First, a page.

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Gitlab CI and SilverStripe


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Slides by Hayden Shaw and Tim Oliver of E2 Digital about continuous integration (CI). Delivered at a SilverStripe Meetup in Christchurch on August 1, 2018.

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Gitlab CI and SilverStripe

  1. 1. Gitlab CI and SilverStripe E2 Digital Hayden Shaw Tim Oliver -
  2. 2. Who are we? E2 Digital is a full service digital agency who are all about doing digital smarter so our clients do business better. SilverStripe has been our CMS of choice for the past 3 years.
  3. 3. Once upon a time “Okay I need to make a change to this website, how?” “Edit the files on the server”
  4. 4. Once upon a time “Okay I need to make a change to this website, how?” “Check out the files from source control, make changes, use FTP”
  5. 5. Once upon a time “Okay I need to make a change to this website, how?” “Check out the files from source control, make changes, run SASS, rsync files up”
  6. 6. Once upon a time “Okay I need to make a change to this website, how?” “Check out the files from source control, build your local dev instance make changes, oh but don’t run sass yourself, there’s yarn, gulp, bower, webpack, babel, and you can’t deploy directly since it’s behind a load balancer and ...” (see How It Feels To Learn Javascript In 2016)
  7. 7. What is CI? Continuous Integration is a software development practice in which you automatically build and test software every time a developer pushes code to a project.
  8. 8. How are we using Gitlab CI at E2 Digital? ● Build our frontend assets and store them as artifacts to be used in the deploy stages ● Deploy to staging environment on commits to master ● Create a release branch when the repository is tagged and deploy to a UAT environment on the SilverStripe Platform
  9. 9. An aside - SilverStripe Platform ● CWP hosting equivalent in the private sector ● Fully managed by SilverStripe - so you can avoid the distractions of infrastructure setup and ongoing support ● Deployments made easy ● On AWS ● Autoscaling ● No direct access to servers
  10. 10. Assets - why a release branch? ● When using SASS we don’t want to commit the compiled CSS and other build artifacts to git ● But we have to deploy to the Silverstripe Platform using git! ● So the compilation has to happen somewhere ● We use Gitlab CI to commit assets to separate branches when we tag a release, and deploy that ● (There are other options here depending on your host)
  11. 11. gitlab-ci.yml Just a YAML file in the repo root. Special tag: image The docker image to use you can generate a custom one with your own requirements via Dockerhub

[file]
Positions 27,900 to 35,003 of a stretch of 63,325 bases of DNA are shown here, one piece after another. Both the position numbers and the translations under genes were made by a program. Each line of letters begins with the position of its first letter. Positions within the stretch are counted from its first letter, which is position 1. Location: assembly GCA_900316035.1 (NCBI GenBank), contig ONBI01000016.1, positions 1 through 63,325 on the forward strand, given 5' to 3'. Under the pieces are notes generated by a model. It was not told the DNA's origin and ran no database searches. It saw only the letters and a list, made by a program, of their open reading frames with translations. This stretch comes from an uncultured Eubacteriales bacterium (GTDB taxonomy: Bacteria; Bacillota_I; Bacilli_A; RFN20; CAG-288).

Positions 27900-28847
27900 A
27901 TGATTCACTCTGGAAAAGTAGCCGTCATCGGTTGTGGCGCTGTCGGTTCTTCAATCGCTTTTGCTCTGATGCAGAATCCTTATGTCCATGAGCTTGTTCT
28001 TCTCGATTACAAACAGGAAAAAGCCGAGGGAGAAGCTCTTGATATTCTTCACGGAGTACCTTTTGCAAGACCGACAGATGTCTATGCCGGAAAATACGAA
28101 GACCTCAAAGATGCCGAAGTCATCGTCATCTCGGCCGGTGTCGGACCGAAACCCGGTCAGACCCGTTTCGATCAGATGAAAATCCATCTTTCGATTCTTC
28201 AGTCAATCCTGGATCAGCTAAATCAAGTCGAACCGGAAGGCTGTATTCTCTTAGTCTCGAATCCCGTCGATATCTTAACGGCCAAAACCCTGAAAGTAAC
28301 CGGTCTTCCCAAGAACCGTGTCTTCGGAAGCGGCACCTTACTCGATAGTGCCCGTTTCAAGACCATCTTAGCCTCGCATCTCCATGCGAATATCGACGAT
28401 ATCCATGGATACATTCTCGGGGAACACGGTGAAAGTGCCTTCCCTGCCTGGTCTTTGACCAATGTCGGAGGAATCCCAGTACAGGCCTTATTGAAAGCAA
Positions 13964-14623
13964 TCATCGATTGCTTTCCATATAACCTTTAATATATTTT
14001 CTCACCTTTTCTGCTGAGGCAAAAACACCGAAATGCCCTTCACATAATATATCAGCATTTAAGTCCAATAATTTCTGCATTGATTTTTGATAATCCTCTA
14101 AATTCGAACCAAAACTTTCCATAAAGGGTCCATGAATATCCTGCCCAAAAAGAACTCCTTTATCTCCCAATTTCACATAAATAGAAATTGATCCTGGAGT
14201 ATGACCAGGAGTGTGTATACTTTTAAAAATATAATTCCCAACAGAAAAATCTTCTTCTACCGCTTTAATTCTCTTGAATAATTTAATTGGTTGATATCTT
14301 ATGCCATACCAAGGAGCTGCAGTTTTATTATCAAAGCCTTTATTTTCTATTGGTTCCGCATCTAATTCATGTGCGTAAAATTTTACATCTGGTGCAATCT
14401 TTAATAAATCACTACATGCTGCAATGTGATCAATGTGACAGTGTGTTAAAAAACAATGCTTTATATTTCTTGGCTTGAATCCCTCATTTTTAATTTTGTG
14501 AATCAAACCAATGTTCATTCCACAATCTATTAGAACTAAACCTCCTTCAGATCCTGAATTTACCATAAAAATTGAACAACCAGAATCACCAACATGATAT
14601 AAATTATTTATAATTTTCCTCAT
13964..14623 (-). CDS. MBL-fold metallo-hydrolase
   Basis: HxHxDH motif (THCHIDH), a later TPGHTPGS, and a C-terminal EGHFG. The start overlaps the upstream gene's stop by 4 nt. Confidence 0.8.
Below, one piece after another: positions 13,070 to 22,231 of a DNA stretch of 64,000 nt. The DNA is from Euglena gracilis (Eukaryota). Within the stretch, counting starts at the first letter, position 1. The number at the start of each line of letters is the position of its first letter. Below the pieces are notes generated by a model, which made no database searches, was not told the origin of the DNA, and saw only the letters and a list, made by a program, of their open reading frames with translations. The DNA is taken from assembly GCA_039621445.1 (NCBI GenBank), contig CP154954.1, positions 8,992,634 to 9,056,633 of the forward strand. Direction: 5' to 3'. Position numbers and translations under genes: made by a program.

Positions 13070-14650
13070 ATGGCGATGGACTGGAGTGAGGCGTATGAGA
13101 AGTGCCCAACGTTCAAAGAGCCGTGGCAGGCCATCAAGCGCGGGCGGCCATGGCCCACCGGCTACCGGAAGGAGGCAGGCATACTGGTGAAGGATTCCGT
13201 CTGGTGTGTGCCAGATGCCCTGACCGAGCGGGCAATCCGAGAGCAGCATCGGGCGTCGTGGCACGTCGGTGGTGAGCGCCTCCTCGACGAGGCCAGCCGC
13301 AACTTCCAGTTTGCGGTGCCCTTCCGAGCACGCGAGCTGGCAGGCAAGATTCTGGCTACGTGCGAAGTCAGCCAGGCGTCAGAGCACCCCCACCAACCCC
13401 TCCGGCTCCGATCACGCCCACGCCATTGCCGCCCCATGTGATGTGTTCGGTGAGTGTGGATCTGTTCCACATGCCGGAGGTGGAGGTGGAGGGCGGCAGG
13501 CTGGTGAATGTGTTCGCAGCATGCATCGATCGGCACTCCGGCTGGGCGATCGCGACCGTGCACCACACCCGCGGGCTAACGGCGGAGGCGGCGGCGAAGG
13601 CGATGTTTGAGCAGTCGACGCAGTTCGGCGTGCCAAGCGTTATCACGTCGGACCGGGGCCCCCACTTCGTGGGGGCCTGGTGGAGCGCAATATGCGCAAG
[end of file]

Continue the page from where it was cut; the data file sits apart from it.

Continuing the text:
12. 12. gitlab-ci.yml Special tag: stages You can customise these, but these three are the default
  13. 13. gitlab-ci.yml Special tag: before_script Set up any dependencies you need across all jobs.
  14. 14. gitlab-ci.yml An actual job: build_assets The only required element is script: These are the actual commands to run on the docker instance.
  15. 15. gitlab-ci.yml More jobs only: tag lets you run jobs for specific git branches Here we deploy master to a dev server and 1.2.3 tags to the SS platform
  16. 16. Demo
  17. 17. The agency advantage ● CI ensures your stuff can be built. No surprise local dependencies. ● This is particularly good from an agency point of view. The project model often means doing heavy development then leaving a site alone for a year - getting started again at that point with staff turnover and technical stack changes can be pain.
  18. 18. Caveats ● Adds turnaround time if you’re waiting for builds for any reason. Cached runners help, so does optimising your docker images. ● Document what’s happening on your Gitlab projects ● Experimenting with CI can be fiddly since you’re pushing commits to gitlab to see the behaviour ● Limited free runner time - plan for this running out once you have multiple projects.
  19. 19. Tricks ● Test CI changes on a branch since you can set a block to run for a particular branch name only - fiddly when you’re doing logic on branch name though ● Private CI vars let you handle all the site-specific credential and keys ● CI_DEBUG_TRACE ● Slack hooks for CI failures ● Custom docker containers to reduce dependency installation
  20. 20. Where next? ● Add more things to the pipelines ○ ZAP security scanning ○ Performance testing ○ More linting ● Investigate Gitlab Auto Devops
  21. 21. Useful resources • - Gitlab CI Docs • - Validate your .gitlab-ci.yml • - SSP API docs